In other TWD news, my last three destinations have not cooled off in the slightest. The Bahraini government grabbed another human rights activist in a night raid. Back in Cairo, the Egyptian army showed it is not as benevolent as many had thought as they raged during renewed protests calling for Mubarak and family to be tried. And in Libya, a group of journos, including a gal from Harvard I had socialized with on a few occasions, were captured by Qaddafist forces outside of Brega. Hope to god they are ok. Damn dangerous there. The fuse continues to burn. I’m off to Lalibela to explore the 12th century rock churches and expect to hassled by an army of touts. Should be fun. Been wanting to go there for about a decade.
Addis Ababa- I’ve got a new article out on ATol today about political and sectarian repression in little Bahrain. Going to try and do a major road trip here to look into a Horn of Africa trans-border story and I have no clue whether it’ll even work but going to go for it anyway. According to the wikitravel entry for Addis, Ethiopia supposedly has the 4th worst internet connectivity in the world. Glad I read that AFTER arriving here! Loving this city though. Vive Jeune Afrique! Oh, and the coin that my editor Tony used in the graphic to the left, I am bidding on on Ebay! Funny…
New York- The sustained uprising in the tiny Gulf Sheikhdom of Bahrain this week is very interesting to me for two reasons: the revolutions in Egypt and Tunisia and the unrest unfolding in Yemen have been against stale autocracies, not monarchies (an uprising against the Hashemite monarchy in Jordan is untenable for demographic reasons I won’t get into here) and the troubles in Bahrain are the first of which to affect one of the Arab states that rely almost entirely imported South Asian laborers who cannot protest. Since every revolution in the last decade must be given a title, I’m taking the liberty to call the drama in Manama “the Pearl Revolution” because, well, it’s taking place in a part of Manama called the Pearl Roundabout and the main industry before the advent of the oil industry in that region was the pearl trade which hardly exists there today.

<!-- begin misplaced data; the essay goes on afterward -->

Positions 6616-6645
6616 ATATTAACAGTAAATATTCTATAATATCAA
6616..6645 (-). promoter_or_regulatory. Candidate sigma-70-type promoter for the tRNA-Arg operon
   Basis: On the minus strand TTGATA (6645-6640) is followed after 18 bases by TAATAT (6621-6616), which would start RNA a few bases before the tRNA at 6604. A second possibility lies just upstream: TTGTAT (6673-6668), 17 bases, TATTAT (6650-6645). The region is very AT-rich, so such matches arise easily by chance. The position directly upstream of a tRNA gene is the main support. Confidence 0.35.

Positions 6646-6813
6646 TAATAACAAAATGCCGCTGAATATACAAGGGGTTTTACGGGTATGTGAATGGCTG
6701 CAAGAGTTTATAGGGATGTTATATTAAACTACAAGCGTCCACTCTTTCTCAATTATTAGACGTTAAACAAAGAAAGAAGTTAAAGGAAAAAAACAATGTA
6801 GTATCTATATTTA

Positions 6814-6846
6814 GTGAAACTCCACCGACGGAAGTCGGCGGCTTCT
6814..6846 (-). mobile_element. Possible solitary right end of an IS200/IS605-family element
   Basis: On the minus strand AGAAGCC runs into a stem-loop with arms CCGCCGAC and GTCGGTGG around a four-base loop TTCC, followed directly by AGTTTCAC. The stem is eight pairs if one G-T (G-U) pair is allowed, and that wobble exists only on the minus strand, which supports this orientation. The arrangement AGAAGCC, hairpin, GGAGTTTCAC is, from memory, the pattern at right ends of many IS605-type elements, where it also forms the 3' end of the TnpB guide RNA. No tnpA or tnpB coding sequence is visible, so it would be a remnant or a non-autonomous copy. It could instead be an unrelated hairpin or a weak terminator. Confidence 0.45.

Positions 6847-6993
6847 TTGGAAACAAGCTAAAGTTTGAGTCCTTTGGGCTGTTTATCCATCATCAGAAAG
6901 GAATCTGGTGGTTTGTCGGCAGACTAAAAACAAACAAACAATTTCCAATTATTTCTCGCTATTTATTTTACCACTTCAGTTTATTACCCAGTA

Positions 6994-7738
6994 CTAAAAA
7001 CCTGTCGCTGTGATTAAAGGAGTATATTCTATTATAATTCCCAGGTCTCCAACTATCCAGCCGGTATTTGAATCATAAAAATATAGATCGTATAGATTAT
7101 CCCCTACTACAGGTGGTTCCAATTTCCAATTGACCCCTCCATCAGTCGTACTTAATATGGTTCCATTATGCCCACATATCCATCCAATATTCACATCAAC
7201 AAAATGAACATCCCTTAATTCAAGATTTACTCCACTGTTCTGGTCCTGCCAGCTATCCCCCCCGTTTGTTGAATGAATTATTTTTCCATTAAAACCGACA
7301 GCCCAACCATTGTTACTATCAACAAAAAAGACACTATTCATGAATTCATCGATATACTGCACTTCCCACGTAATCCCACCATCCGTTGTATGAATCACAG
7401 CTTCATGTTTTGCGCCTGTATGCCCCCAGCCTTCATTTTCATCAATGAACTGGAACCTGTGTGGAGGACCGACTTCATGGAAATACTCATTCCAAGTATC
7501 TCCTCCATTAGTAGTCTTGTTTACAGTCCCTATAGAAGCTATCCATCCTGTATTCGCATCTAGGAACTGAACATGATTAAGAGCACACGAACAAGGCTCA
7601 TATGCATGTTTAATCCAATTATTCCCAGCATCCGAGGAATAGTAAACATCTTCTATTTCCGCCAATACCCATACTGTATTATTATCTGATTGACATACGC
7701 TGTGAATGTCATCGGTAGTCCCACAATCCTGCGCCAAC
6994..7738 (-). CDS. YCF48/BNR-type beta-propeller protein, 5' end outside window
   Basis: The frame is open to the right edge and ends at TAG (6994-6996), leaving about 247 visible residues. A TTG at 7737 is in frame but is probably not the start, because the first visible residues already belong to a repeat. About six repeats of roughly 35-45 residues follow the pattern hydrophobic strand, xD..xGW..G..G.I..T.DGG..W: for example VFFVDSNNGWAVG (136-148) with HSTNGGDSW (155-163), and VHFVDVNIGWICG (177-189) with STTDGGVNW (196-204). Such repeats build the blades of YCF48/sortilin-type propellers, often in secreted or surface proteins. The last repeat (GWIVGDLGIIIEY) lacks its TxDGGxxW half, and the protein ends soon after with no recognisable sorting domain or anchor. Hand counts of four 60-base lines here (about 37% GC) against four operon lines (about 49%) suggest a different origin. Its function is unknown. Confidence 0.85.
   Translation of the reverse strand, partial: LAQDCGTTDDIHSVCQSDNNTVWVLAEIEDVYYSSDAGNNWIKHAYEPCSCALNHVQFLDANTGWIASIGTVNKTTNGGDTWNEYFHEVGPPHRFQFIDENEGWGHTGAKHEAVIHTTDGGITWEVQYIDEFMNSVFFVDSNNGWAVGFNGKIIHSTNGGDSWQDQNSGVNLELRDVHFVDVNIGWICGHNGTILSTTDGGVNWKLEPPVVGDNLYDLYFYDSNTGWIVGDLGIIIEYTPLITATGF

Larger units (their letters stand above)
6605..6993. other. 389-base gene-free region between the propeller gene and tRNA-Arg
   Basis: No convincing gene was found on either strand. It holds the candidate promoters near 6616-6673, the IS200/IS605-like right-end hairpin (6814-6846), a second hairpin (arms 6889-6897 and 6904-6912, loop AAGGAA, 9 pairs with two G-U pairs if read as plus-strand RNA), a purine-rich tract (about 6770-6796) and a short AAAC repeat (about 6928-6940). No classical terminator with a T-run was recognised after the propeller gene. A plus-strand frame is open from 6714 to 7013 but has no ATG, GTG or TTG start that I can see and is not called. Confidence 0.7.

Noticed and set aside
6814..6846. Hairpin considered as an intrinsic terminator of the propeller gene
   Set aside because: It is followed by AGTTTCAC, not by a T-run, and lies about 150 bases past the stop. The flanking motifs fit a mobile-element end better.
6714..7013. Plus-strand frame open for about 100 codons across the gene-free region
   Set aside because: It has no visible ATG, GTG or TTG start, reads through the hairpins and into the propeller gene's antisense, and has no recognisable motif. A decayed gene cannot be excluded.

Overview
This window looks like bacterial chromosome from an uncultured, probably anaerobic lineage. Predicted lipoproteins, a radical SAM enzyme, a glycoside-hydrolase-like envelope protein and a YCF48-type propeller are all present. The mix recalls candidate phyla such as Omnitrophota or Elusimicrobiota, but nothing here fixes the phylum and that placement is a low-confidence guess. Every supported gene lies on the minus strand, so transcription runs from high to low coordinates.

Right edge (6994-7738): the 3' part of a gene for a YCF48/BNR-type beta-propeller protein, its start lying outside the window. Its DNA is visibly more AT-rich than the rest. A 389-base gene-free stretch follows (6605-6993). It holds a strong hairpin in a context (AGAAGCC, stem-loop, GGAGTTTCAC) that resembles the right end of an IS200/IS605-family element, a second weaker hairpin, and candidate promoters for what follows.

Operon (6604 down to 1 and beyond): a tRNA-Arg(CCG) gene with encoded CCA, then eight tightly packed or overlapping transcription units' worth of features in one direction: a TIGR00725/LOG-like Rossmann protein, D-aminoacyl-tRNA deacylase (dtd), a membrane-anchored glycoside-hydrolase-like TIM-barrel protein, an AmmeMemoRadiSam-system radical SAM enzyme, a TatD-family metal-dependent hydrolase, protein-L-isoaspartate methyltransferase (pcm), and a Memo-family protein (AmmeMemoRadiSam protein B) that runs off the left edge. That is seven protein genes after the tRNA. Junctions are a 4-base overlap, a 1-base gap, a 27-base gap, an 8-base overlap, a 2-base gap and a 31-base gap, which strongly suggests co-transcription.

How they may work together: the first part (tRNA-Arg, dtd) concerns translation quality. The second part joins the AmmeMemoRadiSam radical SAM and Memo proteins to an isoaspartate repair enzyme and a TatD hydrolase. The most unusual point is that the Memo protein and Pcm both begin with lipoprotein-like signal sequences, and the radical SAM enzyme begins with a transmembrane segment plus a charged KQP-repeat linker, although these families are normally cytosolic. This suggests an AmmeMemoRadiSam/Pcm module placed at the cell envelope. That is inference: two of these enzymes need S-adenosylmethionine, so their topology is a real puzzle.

I went to Bahrain several years ago en route to Ireland from Pakistan and thought it would make an interesting stop over, or at least I could say I’d been to one more country. Bahrain is connected to mainland Saudi Arabia by a long causeway and acts as a testosterone release valve for Saudi and Kuwaiti men who travel there on the weekends to drink booze, watch Philippine women sing cabaret tunes, carouse with hookers from Africa and Asia, and be extremely rude to Indian hotel workers without fear of consequences. Bahrain is often cited as one of the world’s rare Shia majority nation-states who like Hussein-ruled Iraq, are oppressed by a Sunni leader, king Hamad bin Isa Al Khalifa.
The White House will be watching Bahrain very carefully, much more so than say Tunisia, because Bahrain acts as a giant American aircraft carrier in the Persian Gulf and I have no doubt the monarchy there is telling their American allies that any kind of opening in the political system there will lead the expansion of Iranian influence in the Gulf. For many Sunni Arab regimes (and Salafi militants) Shia always = Iranian.